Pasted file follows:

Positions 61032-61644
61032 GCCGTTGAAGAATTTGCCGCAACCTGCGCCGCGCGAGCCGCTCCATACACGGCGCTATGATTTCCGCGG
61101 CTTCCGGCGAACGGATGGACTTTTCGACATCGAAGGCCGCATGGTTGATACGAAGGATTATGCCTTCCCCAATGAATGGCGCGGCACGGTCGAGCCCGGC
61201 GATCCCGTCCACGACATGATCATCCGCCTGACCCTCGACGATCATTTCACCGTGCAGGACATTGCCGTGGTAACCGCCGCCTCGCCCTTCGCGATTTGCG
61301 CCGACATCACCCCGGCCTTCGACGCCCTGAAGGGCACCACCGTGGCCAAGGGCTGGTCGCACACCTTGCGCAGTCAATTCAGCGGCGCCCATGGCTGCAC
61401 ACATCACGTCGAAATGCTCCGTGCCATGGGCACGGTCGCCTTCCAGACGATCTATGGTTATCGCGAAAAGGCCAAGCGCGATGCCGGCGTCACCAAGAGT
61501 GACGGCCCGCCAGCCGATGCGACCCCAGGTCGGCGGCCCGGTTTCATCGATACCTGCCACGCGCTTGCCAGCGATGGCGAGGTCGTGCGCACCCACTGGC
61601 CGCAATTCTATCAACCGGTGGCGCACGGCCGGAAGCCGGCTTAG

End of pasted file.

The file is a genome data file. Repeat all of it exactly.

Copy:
Positions 61032-61644
61032 GCCGTTGAAGAATTTGCCGCAACCTGCGCCGCGCGAGCCGCTCCATACACGGCGCTATGATTTCCGCGG
61101 CTTCCGGCGAACGGATGGACTTTTCGACATCGAAGGCCGCATGGTTGATACGAAGGATTATGCCTTCCCCAATGAATGGCGCGGCACGGTCGAGCCCGGC
61201 GATCCCGTCCACGACATGATCATCCGCCTGACCCTCGACGATCATTTCACCGTGCAGGACATTGCCGTGGTAACCGCCGCCTCGCCCTTCGCGATTTGCG
61301 CCGACATCACCCCGGCCTTCGACGCCCTGAAGGGCACCACCGTGGCCAAGGGCTGGTCGCACACCTTGCGCAGTCAATTCAGCGGCGCCCATGGCTGCAC
61401 ACATCACGTCGAAATGCTCCGTGCCATGGGCACGGTCGCCTTCCAGACGATCTATGGTTATCGCGAAAAGGCCAAGCGCGATGCCGGCGTCACCAAGAGT
61501 GACGGCCCGCCAGCCGATGCGACCCCAGGTCGGCGGCCCGGTTTCATCGATACCTGCCACGCGCTTGCCAGCGATGGCGAGGTCGTGCGCACCCACTGGC
61601 CGCAATTCTATCAACCGGTGGCGCACGGCCGGAAGCCGGCTTAG